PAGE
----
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Thursday, March 1, 2012


The beautiful valley at Hanalei Bay on Kauai, one of my favourite places on all of the earth and on the beach here Samdog and I got engaged.
mmmmargeritas at the the Billabong lush
Do you think this is enough surfboards for two people, well guess again this is only half of it. First thing this week..check into the chiropractor after lugging board bags around for nearly a month!
The view from my bedroom..ahhh take me back now.
The taxi driver told me he had a history with traffic accidents....excellent.
Launch of the collaboration at the Billabong house on the first day of Pipe, totally insane experience.
I lost my sunglasses at Waikiki and got them back hours later..I know it's a miracle, this wasn't even a busy day.
Pipe on a smaller day.
Sharks Cove on the north shore, I've sold many boards here.  The thing I've found about Hawaii is that no matter how big the boards are that I take over I always seem to need bigger ones, scarey.
Seriously..I never got sick of the palm trees can you tell.
Where history is made, dreams are achieved and broken,  and ambulances are busier than ever.
The view from our room in Waikiki.
Acai bowls at BeetBox cafe, heaven.
Sunset at KeIki

Hawaiian style, everyone has to get lei'd, sorry i had to slip that one in.
The view from the house on the second day of the contest.
  Opaeka’a falls:
Across the road, the Wailua river was running brown and looking like it was going to overflow its banks. The Kamokila village down there was closed (but maybe it’s not open on Sunday):
Then we drove to Wailua falls. Everthing along the road was soaked, and the ditches by the golf course were full. But there didn’t seem to be any flooding, so the county’s work on clearing the vegetation out of the drainage ditches has paid off. Even the Kaua’i roosters were soaked, their feathers dull and their tails drooping.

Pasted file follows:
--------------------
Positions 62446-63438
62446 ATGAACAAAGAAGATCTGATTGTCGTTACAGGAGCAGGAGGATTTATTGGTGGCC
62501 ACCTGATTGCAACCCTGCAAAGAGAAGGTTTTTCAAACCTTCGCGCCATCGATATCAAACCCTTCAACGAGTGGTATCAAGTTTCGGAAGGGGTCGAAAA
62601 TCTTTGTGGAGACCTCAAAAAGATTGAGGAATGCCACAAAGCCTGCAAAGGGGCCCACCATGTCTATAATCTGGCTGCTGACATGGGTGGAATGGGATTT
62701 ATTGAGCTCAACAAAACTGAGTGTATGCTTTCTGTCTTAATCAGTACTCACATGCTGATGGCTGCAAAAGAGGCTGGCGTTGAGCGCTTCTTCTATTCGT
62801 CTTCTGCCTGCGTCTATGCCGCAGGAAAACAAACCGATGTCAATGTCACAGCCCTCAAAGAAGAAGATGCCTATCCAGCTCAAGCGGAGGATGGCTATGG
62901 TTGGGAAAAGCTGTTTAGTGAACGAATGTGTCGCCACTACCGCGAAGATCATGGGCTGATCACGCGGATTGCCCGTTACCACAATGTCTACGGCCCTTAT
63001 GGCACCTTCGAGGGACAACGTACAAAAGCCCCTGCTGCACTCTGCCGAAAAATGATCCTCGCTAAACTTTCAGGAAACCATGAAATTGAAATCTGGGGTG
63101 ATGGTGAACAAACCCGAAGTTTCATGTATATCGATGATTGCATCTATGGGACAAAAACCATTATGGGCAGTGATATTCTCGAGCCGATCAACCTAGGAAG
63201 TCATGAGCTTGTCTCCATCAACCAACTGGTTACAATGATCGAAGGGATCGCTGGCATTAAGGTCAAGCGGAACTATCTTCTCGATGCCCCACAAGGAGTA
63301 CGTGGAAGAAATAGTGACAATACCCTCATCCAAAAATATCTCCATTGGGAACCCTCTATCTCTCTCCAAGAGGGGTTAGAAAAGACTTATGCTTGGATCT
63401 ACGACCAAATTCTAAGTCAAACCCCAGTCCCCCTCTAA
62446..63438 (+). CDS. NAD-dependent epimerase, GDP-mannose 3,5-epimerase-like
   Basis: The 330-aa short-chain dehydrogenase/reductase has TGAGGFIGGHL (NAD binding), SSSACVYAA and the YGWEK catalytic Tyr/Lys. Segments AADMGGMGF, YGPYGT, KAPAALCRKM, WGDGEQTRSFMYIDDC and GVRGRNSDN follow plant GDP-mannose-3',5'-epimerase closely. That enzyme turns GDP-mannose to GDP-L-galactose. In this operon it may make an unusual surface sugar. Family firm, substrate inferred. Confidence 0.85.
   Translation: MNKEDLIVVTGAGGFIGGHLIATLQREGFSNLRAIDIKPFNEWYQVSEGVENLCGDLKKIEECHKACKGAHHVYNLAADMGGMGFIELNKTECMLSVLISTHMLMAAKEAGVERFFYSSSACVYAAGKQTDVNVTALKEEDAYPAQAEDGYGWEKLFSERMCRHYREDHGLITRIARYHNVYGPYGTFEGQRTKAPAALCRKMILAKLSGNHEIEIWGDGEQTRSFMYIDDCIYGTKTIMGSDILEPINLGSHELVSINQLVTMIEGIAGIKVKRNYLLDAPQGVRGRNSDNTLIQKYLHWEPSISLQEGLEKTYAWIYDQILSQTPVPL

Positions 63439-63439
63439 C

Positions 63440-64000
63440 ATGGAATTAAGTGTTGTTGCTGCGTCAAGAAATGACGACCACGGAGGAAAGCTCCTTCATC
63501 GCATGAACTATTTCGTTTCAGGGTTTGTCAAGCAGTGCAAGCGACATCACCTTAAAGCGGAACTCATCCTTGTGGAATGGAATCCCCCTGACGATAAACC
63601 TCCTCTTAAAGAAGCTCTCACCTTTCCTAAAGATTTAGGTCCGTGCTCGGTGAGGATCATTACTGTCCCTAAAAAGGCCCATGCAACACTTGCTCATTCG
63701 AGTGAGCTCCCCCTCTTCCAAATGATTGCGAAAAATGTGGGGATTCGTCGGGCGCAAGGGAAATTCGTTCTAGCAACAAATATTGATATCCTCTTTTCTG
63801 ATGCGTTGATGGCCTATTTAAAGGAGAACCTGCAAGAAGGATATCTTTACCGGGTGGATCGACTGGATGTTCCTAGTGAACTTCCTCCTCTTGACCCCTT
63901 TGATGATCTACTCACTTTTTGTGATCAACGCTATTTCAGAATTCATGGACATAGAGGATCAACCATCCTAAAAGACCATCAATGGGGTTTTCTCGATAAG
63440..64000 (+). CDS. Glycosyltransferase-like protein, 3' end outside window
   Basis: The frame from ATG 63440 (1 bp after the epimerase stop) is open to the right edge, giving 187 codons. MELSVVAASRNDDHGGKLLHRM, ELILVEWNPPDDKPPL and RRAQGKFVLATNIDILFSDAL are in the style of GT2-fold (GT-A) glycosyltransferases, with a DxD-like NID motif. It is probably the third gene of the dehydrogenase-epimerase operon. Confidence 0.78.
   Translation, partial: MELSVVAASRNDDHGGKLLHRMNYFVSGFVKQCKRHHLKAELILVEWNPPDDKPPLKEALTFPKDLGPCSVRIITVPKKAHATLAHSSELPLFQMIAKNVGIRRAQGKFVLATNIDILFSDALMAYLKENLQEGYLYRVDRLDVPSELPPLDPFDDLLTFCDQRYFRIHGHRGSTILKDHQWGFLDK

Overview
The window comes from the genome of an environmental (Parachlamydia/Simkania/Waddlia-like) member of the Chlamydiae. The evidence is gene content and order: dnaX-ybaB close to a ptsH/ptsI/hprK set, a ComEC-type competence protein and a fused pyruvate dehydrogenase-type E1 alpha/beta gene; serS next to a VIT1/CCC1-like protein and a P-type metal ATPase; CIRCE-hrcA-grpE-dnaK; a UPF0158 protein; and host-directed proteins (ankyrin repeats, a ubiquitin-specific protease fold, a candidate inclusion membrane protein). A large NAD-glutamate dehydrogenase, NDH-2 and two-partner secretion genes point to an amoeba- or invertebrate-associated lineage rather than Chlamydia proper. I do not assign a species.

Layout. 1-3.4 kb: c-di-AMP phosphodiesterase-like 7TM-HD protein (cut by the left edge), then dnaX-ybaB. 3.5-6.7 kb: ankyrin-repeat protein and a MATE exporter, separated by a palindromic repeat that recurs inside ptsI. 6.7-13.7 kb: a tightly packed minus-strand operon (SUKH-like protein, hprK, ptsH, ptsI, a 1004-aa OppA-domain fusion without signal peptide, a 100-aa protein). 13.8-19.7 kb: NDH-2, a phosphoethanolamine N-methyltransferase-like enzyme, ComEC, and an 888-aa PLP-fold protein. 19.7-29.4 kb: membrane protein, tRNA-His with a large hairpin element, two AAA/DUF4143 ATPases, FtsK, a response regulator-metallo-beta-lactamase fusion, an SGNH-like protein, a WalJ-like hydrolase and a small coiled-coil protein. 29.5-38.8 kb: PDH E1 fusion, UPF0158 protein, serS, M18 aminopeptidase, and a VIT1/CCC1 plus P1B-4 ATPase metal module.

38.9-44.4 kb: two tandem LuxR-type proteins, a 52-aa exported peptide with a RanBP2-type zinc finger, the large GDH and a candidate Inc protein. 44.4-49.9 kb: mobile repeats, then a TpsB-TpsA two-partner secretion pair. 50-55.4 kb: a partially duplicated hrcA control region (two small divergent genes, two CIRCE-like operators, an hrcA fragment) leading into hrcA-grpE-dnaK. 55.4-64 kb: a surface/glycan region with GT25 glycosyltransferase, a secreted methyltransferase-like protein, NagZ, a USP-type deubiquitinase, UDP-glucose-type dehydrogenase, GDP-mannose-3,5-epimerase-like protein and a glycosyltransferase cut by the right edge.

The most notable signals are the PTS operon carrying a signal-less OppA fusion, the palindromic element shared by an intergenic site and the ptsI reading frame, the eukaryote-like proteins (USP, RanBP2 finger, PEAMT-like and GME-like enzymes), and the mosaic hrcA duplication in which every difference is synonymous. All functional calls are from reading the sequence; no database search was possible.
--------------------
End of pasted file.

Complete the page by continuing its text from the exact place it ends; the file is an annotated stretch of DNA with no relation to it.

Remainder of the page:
Wailua falls was even more impressive, with the full flow of the South Fork plunging over. I estimate there was 2-3 feet of water going over the full width of the waterfall—except the one place on the left where a tree was still clinging to the edge:
We stood there for over 15 minutes with our umbrellas, fascinated at the wall of water tumbling down. The brown water flowed over in a solid sheet, then it separated into streams and finally separated into white water drops in very intricate and ever-changing patterns. I tried to get a photo of the effect, but my camera is not good enough, so this is just an enlargement of the previous photo:
Almost as impressive was the massive cloud of spray that was blowing the trees like a strong wind. We did see two tropic birds flying around, wondering why they were flying in the mist and what the view was like from there. And with all that water, the round pool at the bottom was gone, all the rocks and vegetation covered by the outflow.
On the way home, I pulled over at Wailua beach and walked on the bike path back across the new bridge. The river mouth was spread out wider than the length of the bridge:

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